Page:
British Columbia will face consequences for its ban on increased shipments of diluted bitumen, according to Alberta’s premier.
Rachel Notley called an emergency cabinet meeting January 31, one day after the B.C. government announced new regulations to curb oil spills.
The measures, which include placing limits on “dilbit” transports until further studies are done, could potentially hinder Kinder Morgan’s $7.4-billion Trans Mountain expansion project. The Edmonton-to-Burnaby pipeline is expected to carry up to 890,000 barrels of oil per day once complete.
“The B.C. government took this action with no provocation and almost no warning. To call this a violation of the rules governing our confederation is an understatement,” said Notley. “The Government of Alberta will not – we cannot – let this unconstitutional attack on jobs and working people stand.”
She said there needs to be consequences and that her cabinet will be considering economic and legal options.
“The economies of the two provinces are closely linked. Billions of dollars of goods cross our borders every year. Hundreds of thousands of jobs depend on good trading relationships,” she said. “We owe it to Albertans to do everything within our power to defend our jobs and our economic security, and we will not waver in this fight.”
Scott Moe, Saskatchewan’s newly elected premier, also weighed in. In a Facebook post, he said his government opposes B.C.’s new rules, arguing they were made “under the guise of environmental protection.” (B.C.’s NDP-Green alliance has been a strong opponent of the project and has vowed to use “every tool available” to defend B.C.’s coast.)
“The B.C. NDP are playing politics at the risk of thousands of Canadian jobs, future infrastructure projects as well as investor confidence in our energy industry,” he wrote. “We will support the Government of Alberta in any actions against this political decision.”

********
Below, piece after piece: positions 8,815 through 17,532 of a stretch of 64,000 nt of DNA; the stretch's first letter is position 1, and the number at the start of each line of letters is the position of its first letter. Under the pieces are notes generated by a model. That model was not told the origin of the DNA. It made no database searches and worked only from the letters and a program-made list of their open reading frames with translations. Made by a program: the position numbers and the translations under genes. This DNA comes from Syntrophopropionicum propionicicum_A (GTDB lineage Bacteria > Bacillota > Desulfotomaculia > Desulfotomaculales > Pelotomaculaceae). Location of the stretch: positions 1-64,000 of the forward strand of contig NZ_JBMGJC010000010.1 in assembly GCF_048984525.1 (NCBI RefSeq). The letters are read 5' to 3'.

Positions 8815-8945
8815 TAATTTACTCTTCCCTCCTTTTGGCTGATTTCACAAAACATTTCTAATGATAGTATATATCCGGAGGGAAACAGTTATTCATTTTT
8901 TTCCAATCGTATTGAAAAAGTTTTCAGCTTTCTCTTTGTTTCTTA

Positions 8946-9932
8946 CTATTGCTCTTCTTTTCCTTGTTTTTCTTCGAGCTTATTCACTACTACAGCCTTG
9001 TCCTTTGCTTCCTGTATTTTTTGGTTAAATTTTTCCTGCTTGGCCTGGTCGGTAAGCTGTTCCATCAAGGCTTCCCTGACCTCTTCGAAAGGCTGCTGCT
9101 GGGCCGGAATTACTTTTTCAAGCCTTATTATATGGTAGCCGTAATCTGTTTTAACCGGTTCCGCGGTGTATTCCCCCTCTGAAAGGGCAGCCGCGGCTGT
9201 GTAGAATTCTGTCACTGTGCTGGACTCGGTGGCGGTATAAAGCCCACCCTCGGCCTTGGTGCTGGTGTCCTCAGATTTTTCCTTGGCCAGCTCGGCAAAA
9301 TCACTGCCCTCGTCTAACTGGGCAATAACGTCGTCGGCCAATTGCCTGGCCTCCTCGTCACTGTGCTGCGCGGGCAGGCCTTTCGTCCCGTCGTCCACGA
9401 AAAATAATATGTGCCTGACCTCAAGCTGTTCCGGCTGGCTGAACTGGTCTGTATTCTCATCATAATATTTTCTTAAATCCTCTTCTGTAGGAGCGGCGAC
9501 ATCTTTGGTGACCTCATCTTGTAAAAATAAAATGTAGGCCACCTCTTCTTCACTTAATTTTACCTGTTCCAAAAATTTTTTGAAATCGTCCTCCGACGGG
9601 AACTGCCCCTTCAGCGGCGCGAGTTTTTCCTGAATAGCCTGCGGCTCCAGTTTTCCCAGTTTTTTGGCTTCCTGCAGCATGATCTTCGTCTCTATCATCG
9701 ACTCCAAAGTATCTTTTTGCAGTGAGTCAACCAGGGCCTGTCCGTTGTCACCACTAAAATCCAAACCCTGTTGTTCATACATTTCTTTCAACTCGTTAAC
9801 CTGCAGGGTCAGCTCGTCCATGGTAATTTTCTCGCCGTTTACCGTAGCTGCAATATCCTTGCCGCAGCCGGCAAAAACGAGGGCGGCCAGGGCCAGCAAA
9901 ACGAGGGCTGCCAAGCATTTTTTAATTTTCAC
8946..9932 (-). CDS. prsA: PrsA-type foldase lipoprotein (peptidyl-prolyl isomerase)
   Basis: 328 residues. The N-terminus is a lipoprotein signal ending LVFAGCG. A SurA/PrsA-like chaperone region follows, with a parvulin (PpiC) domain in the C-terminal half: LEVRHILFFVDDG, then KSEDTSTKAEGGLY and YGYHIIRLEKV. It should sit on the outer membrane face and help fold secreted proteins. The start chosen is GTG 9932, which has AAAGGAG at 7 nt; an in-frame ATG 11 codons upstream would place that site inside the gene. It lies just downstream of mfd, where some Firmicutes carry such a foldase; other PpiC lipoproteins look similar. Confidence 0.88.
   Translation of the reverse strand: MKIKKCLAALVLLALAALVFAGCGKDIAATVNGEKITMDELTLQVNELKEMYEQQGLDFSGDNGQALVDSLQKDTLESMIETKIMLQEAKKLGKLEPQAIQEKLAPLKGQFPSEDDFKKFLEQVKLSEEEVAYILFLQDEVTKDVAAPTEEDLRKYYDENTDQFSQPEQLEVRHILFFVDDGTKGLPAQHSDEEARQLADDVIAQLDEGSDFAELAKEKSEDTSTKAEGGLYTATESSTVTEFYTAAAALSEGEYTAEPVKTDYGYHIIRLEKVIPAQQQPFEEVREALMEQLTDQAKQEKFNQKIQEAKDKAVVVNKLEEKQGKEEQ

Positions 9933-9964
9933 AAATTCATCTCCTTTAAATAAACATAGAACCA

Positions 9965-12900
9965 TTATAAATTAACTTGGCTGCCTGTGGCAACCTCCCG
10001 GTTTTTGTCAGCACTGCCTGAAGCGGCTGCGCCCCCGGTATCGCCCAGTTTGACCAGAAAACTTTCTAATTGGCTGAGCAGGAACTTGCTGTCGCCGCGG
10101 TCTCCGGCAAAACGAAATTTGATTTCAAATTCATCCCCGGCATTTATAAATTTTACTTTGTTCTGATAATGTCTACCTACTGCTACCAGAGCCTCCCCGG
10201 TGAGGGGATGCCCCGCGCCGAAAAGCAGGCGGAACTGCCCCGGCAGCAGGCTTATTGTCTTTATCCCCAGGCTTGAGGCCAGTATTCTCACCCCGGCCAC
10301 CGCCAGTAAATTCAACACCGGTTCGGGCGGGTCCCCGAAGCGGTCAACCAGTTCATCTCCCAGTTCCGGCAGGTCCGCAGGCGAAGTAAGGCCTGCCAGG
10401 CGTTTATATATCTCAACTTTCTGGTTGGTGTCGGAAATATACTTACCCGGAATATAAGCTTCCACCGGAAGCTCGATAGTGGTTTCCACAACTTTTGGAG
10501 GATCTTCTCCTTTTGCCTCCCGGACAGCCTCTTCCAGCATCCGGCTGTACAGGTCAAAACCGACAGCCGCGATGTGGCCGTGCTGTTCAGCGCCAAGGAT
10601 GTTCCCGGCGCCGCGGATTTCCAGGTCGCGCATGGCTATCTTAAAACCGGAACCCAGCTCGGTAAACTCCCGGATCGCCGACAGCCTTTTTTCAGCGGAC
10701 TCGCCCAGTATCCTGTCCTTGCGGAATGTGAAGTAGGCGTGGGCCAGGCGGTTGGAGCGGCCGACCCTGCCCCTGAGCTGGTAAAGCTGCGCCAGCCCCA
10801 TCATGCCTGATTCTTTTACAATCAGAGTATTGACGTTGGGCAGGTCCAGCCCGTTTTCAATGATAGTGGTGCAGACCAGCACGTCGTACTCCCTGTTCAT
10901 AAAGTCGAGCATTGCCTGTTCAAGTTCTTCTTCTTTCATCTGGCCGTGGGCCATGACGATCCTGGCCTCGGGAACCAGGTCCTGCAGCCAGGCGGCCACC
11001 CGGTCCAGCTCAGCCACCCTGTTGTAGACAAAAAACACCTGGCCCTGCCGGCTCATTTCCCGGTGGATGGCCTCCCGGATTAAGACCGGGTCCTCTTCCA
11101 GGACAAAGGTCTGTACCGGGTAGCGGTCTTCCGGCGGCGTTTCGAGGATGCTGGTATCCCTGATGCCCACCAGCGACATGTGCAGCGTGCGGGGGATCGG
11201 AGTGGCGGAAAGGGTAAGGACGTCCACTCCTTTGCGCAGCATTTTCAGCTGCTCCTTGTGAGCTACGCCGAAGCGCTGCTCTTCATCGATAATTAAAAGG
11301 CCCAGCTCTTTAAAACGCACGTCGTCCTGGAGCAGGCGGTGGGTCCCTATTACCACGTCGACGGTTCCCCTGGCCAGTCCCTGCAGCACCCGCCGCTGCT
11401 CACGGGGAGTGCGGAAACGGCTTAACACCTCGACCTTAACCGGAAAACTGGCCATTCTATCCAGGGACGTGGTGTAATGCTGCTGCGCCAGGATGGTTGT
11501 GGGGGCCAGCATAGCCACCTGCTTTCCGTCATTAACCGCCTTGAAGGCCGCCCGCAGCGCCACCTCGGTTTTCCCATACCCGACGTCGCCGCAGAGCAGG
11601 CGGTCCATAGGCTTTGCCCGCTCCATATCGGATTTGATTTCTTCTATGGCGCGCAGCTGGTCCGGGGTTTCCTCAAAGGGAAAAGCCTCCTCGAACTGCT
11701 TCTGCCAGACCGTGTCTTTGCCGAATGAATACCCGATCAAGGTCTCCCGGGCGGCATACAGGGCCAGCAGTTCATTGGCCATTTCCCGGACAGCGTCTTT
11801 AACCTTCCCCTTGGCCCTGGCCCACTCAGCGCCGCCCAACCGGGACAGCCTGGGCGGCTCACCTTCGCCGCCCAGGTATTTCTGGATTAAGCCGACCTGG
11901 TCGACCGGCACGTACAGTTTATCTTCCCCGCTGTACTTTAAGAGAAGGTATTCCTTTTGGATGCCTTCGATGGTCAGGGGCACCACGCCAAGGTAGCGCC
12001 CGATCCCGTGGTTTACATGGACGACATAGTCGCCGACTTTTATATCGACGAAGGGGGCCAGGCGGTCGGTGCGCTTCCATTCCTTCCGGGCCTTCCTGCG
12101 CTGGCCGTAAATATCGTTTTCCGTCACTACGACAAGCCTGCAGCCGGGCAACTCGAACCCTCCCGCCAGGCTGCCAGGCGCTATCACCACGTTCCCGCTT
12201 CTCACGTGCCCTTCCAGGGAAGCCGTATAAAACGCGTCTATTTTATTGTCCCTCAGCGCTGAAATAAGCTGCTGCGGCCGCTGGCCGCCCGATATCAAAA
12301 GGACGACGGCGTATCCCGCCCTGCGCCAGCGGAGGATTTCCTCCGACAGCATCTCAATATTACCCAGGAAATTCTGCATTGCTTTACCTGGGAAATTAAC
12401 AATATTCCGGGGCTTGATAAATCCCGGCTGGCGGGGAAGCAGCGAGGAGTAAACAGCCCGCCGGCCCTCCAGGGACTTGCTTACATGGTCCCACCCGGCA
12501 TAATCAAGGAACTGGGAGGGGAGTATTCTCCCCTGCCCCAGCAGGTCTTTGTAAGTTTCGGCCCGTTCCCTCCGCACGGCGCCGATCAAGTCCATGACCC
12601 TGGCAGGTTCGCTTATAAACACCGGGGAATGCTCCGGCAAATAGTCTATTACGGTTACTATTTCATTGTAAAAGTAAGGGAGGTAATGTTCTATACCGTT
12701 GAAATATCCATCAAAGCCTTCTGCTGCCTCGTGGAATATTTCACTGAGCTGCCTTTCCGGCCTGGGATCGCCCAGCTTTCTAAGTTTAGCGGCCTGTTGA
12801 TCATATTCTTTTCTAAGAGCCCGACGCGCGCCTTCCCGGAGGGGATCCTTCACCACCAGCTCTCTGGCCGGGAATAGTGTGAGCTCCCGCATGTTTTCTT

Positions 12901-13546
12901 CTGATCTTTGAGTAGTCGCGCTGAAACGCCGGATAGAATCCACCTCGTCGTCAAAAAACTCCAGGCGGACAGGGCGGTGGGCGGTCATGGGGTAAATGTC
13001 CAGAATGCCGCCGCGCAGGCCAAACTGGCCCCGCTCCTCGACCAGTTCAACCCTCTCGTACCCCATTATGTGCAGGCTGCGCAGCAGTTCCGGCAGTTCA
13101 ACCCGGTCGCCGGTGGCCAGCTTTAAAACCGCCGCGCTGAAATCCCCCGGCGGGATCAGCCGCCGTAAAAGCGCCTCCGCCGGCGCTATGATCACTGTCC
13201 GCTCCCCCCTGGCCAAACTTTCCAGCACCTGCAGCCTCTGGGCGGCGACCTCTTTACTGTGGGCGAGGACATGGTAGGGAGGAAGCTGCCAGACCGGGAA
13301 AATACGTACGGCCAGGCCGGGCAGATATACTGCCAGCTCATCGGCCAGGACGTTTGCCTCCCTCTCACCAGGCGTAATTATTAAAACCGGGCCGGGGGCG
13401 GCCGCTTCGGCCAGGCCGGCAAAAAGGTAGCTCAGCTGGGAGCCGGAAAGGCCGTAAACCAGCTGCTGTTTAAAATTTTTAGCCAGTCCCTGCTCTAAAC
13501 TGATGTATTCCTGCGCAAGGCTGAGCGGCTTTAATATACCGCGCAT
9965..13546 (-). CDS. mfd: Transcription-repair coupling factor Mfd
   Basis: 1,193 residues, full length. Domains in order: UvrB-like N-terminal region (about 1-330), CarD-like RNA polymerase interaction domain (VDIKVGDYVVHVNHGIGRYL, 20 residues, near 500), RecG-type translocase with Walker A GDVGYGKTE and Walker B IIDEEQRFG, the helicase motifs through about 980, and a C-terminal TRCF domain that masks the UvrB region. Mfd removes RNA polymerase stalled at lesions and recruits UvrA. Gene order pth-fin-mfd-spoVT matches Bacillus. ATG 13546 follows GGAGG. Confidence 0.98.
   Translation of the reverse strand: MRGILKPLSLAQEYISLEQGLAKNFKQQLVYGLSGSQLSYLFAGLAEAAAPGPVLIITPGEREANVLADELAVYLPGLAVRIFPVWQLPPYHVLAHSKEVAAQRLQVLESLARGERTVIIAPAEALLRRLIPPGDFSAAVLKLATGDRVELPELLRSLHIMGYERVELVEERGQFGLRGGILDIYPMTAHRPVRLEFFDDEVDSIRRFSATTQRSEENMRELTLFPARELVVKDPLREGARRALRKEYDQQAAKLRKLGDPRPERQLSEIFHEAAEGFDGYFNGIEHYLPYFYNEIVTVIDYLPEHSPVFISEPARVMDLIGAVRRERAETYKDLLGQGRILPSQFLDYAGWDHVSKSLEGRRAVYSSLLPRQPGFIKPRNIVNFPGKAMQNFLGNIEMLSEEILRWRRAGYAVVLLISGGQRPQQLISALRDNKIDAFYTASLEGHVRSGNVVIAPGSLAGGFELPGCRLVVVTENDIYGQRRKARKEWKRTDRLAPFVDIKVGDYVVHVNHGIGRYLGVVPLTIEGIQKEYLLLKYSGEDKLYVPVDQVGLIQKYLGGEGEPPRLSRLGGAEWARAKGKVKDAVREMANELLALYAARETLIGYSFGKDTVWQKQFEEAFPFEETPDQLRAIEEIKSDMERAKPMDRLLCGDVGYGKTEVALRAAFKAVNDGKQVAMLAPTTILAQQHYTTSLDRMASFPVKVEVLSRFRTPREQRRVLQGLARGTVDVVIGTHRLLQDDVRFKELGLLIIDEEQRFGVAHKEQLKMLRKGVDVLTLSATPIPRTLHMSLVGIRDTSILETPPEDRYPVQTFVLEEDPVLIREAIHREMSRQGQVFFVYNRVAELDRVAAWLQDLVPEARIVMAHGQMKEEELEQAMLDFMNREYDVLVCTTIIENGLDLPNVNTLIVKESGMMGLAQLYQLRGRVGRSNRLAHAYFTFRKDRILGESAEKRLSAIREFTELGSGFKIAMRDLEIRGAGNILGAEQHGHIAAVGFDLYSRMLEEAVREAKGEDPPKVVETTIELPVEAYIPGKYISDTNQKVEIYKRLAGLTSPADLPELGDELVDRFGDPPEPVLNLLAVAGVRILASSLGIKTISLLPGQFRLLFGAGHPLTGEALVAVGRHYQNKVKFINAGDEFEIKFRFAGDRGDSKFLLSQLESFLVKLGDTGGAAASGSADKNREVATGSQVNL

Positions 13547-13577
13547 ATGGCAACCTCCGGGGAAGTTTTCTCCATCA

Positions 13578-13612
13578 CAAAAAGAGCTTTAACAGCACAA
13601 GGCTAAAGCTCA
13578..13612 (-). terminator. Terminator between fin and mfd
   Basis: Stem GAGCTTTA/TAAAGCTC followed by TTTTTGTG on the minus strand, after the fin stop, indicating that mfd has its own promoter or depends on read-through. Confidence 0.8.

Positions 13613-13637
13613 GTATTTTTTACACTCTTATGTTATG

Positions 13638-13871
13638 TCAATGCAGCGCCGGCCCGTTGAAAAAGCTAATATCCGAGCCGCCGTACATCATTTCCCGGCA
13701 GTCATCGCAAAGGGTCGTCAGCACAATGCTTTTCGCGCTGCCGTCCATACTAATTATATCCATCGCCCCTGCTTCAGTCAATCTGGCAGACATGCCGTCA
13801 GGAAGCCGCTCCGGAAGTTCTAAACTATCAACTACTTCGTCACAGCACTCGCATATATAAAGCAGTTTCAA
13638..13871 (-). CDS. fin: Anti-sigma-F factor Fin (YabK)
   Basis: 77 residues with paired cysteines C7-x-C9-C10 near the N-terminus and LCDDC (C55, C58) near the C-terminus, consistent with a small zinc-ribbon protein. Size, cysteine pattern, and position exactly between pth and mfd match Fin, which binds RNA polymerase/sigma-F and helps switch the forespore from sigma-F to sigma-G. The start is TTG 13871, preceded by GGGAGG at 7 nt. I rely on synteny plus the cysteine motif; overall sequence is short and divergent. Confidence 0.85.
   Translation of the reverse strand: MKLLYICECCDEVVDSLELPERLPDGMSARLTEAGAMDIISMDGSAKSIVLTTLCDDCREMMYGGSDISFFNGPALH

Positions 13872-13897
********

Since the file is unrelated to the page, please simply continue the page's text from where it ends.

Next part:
Burnaby Mayor Derek Corrigan said he wasn’t surprised by the “strong reaction” from the two premiers.
“They have been consistent in their view that getting their products to market is more important than what British Columbia wishes,” he told the NOW.
Corrigan said Notley has never made an attempt to speak to him about the pipeline project.
“She’s absolutely disinterested in any of the impacts it might have on our community.”
The mayor added the environmental regulations should have been put in place a long time ago, by the B.C. Liberals.
“They just rubber stamped whatever the federal government said and left this gaping hole in regard to the knowledge that was required to protect the environment,” Corrigan said. “These are all things that are being done to try to make sure that British Columbia is looking after British Columbia throughout this process.”
Trans Mountain did not provide comment when asked if the province’s new measures will further delay the pipeline project. Due to permitting issues and other setbacks, the original in-service date of December 2019 has moved to December 2020.
The B.C. government wants to impose the following regulations:
*Response times, to ensure timely responses following a spill;
*Geographic response plans, to ensure resources are available to support an immediate response, that take into account unique characteristics of a given sensitive area;
*Compensation for loss of public and cultural use of land, resources or public amenities in the case of spills;
*Maximizing application of regulations to marine spills; and
*Restrictions on the increase of diluted bitumen transportation until the behaviour of spilled “dilbit” can be better understood and there is certainty regarding the ability to adequately mitigate spills.
-Source: Province of British Columbia